A quick post to start on Patrick McEnroe's decision to vacate his Davis Cup duties. This has been in the ether for a while. Unlike Mardy Fish, P-Mac has an awfully full plate these days, plus a wife and brood of young kids.
A decade ago Akamai was not much more than a handful of scientists at MIT trying to come up with an approach that would rid the Internet of congestion. The only glitch was that in 1998 there wasn't any congestion on the Internet. Today, of course, it all makes sense. The Internet is getting jammed as more people conduct their business, find information, or simply get entertained online. The Akamai team's foresight and the solutions they have concocted are now a business that booked $636 million in sales in 2007, with a profit just north of $100 million. The company, based in Cambridge, Mass., was No. 48 on our 2007 list of fastest-growing companies and is projected to break $1 billion in revenue in 2009. Not bad for an outfit that solved a problem nobody knew we had.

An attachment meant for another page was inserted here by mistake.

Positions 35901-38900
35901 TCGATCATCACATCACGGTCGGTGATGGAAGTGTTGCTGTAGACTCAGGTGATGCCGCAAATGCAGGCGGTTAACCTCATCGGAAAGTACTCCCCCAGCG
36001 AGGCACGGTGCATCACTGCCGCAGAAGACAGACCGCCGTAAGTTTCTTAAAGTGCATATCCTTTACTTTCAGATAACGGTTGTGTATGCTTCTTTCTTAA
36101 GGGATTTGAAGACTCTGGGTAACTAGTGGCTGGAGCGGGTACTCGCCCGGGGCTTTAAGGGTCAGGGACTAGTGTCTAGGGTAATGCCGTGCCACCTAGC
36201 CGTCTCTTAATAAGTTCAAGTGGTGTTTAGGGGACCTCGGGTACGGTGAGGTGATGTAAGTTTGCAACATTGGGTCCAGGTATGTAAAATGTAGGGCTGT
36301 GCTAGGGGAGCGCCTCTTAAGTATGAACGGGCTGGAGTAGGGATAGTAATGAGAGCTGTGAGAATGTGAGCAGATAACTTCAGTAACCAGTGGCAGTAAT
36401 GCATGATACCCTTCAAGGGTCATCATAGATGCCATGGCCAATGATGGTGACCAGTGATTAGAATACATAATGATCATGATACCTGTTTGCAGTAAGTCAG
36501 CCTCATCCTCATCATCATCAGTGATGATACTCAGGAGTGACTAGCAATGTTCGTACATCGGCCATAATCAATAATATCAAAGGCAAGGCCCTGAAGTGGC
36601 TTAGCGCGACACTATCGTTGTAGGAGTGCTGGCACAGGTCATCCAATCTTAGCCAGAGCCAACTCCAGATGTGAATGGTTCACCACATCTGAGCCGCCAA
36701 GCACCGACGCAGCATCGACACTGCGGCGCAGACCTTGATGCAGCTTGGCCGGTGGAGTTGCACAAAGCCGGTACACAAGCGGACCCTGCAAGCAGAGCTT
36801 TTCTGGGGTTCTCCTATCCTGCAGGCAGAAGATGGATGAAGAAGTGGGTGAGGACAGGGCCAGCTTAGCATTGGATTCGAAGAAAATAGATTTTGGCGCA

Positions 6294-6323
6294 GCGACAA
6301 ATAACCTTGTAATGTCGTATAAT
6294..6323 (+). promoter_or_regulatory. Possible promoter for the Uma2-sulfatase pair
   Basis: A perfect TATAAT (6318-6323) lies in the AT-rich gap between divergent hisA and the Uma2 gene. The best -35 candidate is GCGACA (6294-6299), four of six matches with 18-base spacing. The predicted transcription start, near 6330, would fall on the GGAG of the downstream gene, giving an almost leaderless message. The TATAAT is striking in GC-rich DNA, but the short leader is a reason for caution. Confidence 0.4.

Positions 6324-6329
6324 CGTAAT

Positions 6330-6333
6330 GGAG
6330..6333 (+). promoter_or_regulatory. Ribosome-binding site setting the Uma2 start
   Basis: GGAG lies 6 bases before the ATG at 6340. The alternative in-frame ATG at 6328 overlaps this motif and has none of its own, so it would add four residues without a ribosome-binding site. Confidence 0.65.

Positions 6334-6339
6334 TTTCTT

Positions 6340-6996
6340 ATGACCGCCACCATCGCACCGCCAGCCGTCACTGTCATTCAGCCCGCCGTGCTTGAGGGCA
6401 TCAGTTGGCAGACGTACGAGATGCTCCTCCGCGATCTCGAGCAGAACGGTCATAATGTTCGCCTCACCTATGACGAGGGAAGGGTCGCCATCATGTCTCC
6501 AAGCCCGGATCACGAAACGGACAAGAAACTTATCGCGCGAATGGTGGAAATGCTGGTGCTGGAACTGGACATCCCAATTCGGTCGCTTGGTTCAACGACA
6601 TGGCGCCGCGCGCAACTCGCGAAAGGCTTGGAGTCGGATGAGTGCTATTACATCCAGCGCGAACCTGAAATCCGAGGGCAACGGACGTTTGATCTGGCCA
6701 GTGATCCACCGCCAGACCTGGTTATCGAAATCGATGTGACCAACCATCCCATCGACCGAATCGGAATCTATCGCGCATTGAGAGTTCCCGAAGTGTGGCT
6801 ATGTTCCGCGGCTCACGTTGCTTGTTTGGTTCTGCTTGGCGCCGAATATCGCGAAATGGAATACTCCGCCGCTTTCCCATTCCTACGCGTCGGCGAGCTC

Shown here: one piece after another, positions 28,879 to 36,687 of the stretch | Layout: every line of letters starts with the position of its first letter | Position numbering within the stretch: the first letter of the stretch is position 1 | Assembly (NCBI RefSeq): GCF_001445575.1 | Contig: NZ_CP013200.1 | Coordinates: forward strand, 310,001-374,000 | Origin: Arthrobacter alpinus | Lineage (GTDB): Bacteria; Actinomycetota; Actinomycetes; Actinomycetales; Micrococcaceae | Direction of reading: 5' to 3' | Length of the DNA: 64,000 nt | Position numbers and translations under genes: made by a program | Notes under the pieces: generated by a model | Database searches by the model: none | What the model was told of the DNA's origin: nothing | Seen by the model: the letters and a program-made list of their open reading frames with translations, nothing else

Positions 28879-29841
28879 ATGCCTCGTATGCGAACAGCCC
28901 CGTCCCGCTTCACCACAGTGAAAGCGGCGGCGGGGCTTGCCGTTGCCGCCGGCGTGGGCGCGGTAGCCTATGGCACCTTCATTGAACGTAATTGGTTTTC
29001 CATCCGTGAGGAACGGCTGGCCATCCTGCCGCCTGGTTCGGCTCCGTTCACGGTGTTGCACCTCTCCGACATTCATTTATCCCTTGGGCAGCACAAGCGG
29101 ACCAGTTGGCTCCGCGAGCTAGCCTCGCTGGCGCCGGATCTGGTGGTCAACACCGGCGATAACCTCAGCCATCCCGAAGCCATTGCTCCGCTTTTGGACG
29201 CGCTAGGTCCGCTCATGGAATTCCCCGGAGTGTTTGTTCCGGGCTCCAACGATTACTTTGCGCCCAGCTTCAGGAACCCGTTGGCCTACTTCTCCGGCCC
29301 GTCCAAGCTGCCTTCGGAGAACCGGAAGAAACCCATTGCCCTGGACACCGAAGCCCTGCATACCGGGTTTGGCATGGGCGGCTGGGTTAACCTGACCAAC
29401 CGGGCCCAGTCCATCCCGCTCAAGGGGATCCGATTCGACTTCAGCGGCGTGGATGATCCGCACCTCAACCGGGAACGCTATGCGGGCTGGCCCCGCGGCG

Each week, it seems, brings fresh protestations that the sky is falling on the U.S. capital markets. Nobody wants to list on U.S. exchanges anymore, goes the argument, because Sarbanes-Oxley has poisoned the well, because the U.S. regulatory climate is too onerous, because selling out is a far more favorable alternative than the tedium of going public.